Iran’s Goal on Nuke Talks: Confuse
Yes. No. Maybe. Perhaps later. Take your pick: Any of those terms might answer the question of whether the talks over Iran’s nuclear program, which wrapped up Wednesday in Geneva, are making progress.
That kind of confusion is precisely how Tehran likes it.
And President Obama & Co. seems to be falling for it. Iran’s Powerpoint represented “a new proposal with a level of seriousness and substance that we had not seen before,” gushed White House spokesman Jay Carney. That followed a similarly glowing joint statement read out in Geneva by Iran’s foreign minister, Javad Zarif, and the European Union’s foreign policy chief, Catherine Ashton.
Neither of them said much about the substance of the Iranian proposals, citing the need to keep secrecy so progress can be made.
Apparently the “big” diplomatic leap forward in the current round of talks — the first since the Iranian president, Hassan Rouhani, started his charm offensive — has to do with the mullahs saying “yes” to one of the West’s long-time demands: The mullahs would allow international inspectors to make surprise visits and to have more access to the Islamic Republic’s nuclear installations.
The Iranians, to be precise, indicated they’d sign the additional protocol to the Nuclear Non-Proliferation Treaty. This way inspectors of the Vienna-based International Atomic Energy Agency can be more intrusive in their scrutiny of Iran’s illicit nuclear program. Not bad for two days of work, huh?
Maybe. Turns out we know about this “offer” from an Iranian reporter who accompanied the delegation headed by the affable Zarif to Geneva. Zarif — and the reporter — are the good cops.
But a competing Iranian newspaper, representing the hardline bad cops, who accuse Zarif of already conceding too much to the Great Satan, reported earlier in the week that Iran is decisive: It would never agree to the additional protocol. So, yes. No. Maybe.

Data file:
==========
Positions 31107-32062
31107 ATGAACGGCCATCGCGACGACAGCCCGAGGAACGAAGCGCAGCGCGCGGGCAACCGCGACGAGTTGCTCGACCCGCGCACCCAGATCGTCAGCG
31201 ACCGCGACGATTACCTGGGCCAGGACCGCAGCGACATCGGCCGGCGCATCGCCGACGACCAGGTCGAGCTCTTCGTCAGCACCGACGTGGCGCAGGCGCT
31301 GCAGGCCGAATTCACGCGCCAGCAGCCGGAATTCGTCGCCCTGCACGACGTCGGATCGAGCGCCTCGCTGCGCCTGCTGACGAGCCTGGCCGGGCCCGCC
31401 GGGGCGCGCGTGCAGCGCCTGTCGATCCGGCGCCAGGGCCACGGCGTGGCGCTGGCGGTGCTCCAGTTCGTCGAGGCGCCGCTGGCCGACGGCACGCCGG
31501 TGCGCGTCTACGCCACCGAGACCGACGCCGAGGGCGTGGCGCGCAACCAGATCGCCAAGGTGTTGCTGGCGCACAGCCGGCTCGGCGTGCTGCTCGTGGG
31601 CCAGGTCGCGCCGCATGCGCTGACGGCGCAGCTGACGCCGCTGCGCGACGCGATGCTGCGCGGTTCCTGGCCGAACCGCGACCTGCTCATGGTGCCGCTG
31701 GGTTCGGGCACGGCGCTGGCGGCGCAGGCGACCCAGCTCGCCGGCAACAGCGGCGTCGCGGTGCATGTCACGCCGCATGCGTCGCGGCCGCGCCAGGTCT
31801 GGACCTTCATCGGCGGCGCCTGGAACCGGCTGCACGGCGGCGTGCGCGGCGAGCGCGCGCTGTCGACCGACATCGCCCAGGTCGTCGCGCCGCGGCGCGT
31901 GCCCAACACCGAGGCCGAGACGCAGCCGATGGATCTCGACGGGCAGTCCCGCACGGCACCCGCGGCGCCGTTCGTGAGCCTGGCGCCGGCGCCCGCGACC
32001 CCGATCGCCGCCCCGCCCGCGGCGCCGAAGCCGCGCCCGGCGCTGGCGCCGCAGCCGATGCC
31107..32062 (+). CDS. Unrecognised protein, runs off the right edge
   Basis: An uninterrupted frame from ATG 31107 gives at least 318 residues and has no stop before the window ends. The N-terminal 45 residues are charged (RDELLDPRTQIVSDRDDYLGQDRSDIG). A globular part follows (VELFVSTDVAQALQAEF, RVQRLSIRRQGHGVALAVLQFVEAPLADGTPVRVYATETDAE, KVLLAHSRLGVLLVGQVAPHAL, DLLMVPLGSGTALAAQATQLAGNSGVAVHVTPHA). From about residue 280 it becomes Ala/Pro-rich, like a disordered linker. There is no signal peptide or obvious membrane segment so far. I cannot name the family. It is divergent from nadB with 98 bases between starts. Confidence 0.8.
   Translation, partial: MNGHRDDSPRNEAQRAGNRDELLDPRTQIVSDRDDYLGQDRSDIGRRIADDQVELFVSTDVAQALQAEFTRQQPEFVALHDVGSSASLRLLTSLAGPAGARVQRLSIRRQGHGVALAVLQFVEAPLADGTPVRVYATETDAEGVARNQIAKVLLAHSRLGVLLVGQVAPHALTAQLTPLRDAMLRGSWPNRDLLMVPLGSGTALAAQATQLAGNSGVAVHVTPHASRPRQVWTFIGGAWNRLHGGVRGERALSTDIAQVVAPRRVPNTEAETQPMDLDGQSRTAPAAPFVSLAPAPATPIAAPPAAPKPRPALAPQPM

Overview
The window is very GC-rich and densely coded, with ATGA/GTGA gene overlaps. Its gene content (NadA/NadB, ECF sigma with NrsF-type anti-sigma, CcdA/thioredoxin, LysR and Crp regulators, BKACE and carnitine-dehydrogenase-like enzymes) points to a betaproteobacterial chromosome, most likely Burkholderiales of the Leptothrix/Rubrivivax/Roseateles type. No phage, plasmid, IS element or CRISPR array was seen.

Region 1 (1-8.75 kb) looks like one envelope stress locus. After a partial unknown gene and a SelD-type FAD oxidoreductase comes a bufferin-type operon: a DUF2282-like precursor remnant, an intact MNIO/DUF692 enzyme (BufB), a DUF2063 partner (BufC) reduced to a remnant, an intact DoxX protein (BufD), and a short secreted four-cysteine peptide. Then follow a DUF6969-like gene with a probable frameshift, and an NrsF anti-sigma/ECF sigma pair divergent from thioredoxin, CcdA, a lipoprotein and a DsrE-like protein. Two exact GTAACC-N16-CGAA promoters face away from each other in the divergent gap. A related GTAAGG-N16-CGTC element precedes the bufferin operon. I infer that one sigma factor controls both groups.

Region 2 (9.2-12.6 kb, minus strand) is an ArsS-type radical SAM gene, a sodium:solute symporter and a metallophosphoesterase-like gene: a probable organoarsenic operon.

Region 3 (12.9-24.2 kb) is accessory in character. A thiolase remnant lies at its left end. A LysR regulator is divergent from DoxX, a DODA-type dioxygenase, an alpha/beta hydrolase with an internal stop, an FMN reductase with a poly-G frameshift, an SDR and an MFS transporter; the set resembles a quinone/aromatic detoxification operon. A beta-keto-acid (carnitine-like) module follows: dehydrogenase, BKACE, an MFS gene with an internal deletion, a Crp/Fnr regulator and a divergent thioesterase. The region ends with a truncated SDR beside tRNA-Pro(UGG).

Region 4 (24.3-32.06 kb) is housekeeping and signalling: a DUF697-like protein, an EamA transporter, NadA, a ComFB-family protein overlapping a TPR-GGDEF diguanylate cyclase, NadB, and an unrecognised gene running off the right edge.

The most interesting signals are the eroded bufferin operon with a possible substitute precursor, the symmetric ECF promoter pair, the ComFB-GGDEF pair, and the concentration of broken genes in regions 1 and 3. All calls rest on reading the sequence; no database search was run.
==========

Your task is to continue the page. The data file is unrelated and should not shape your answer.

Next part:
What’s more, on reading the Iranian press account more closely, it turns out that Iran’s deputy foreign minister, Abbas Araqchi, says that Iran will “consider” signing the additional protocol — and do so only at the last stage of negotiations, after everything else was agreed on.
So maybe later. Or maybe not even then. As Gary Samore, the White House point man on Iran in President Obama’s first term, postulated in a phone briefing Tuesday, the Iranian delegation to Geneva must have brought with it nothing but “warmed over soup.” Samore, now president of the hawkish advocacy group United Against Nuclear Iran, acknowledged that he didn’t know the exact details of the Iranian offer. Nevertheless, he said that, knowing the Iranian ways of negotiation, you can hardly expect its new team to present anything new in the first meeting with the six powers.
But, he added, don’t exclude the possibility that Iran’s team might offer something more substantial in the future. So a breakthrough may happen much later.
With the renewed hunger for Iran diplomacy, the mullahs might not have to do even that. The Obama administration is so eager to eat any Iranian concoction that even warmed-over soup may suffice.
(Even before the talks started Tuesday, Iran got a down-payment on concessions: A sculpture inspired by Michelangelo’s “the Creation of Adam,” which since 1938 graced Geneva’s Palace of Nations, where the talks took place, was covered up, lest the male nudity-averse mullahs be offended.)
Washington officials are putting on a brave face. Secretary of State John Kerry set the tone, saying, “No deal is better than a bad deal.”
But that’s just as credible as “all options are on the table” — a worn-out slogan that no one believes anymore. The truth is, to avoid “all options” (a diplomatic military threat), the White House will take a “bad deal.”
Until then, Iran’s good cops will make sure that the process takes as long as possible, offering yes, no, maybe, later in exchange for a concrete easing of sanctions.
That’s their game. And rolling back sanctions, with no real concessions on nukes, is the goal: The mullahs will look for a weak brick that they can pull out to cause the entire wall of international sanctions to collapse — without giving up anything meaningful.
So, should we expect big news during the next round of talks? Yesterday, the teams announced that round would take place on Nov. 7 and 8. At that point, surely there will be real progress on this issue. Or not. Or maybe. Or maybe later.
October 16, 2013
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